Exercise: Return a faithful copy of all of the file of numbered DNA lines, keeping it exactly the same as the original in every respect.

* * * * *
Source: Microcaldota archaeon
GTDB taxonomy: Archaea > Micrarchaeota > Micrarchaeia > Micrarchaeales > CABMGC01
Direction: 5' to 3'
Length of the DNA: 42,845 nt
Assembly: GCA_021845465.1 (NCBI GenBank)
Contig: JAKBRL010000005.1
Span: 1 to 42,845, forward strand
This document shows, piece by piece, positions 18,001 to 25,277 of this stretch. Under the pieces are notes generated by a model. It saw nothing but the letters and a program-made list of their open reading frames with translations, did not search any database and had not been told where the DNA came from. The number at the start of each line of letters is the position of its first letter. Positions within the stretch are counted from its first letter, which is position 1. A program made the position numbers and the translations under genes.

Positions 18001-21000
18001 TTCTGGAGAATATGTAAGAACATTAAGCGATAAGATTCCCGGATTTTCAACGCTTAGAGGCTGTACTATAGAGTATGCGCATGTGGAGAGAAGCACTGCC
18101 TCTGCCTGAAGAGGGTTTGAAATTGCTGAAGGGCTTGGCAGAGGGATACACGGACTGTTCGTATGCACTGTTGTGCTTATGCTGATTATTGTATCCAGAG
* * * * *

Source: Microcaldota archaeon
GTDB taxonomy: Archaea > Micrarchaeota > Micrarchaeia > Micrarchaeales > CABMGC01
Direction: 5' to 3'
Length of the DNA: 42,845 nt
Assembly: GCA_021845465.1 (NCBI GenBank)
Contig: JAKBRL010000005.1
Span: 1 to 42,845, forward strand
This document shows, piece by piece, positions 18,001 to 25,277 of this stretch. Under the pieces are notes generated by a model. It saw nothing but the letters and a program-made list of their open reading frames with translations, did not search any database and had not been told where the DNA came from. The number at the start of each line of letters is the position of its first letter. Positions within the stretch are counted from its first letter, which is position 1. A program made the position numbers and the translations under genes.

Positions 18001-21000
18001 TTCTGGAGAATATGTAAGAACATTAAGCGATAAGATTCCCGGATTTTCAACGCTTAGAGGCTGTACTATAGAGTATGCGCATGTGGAGAGAAGCACTGCC
18101 TCTGCCTGAAGAGGGTTTGAAATTGCTGAAGGGCTTGGCAGAGGGATACACGGACTGTTCGTATGCACTGTTGTGCTTATGCTGATTATTGTATCCAGAG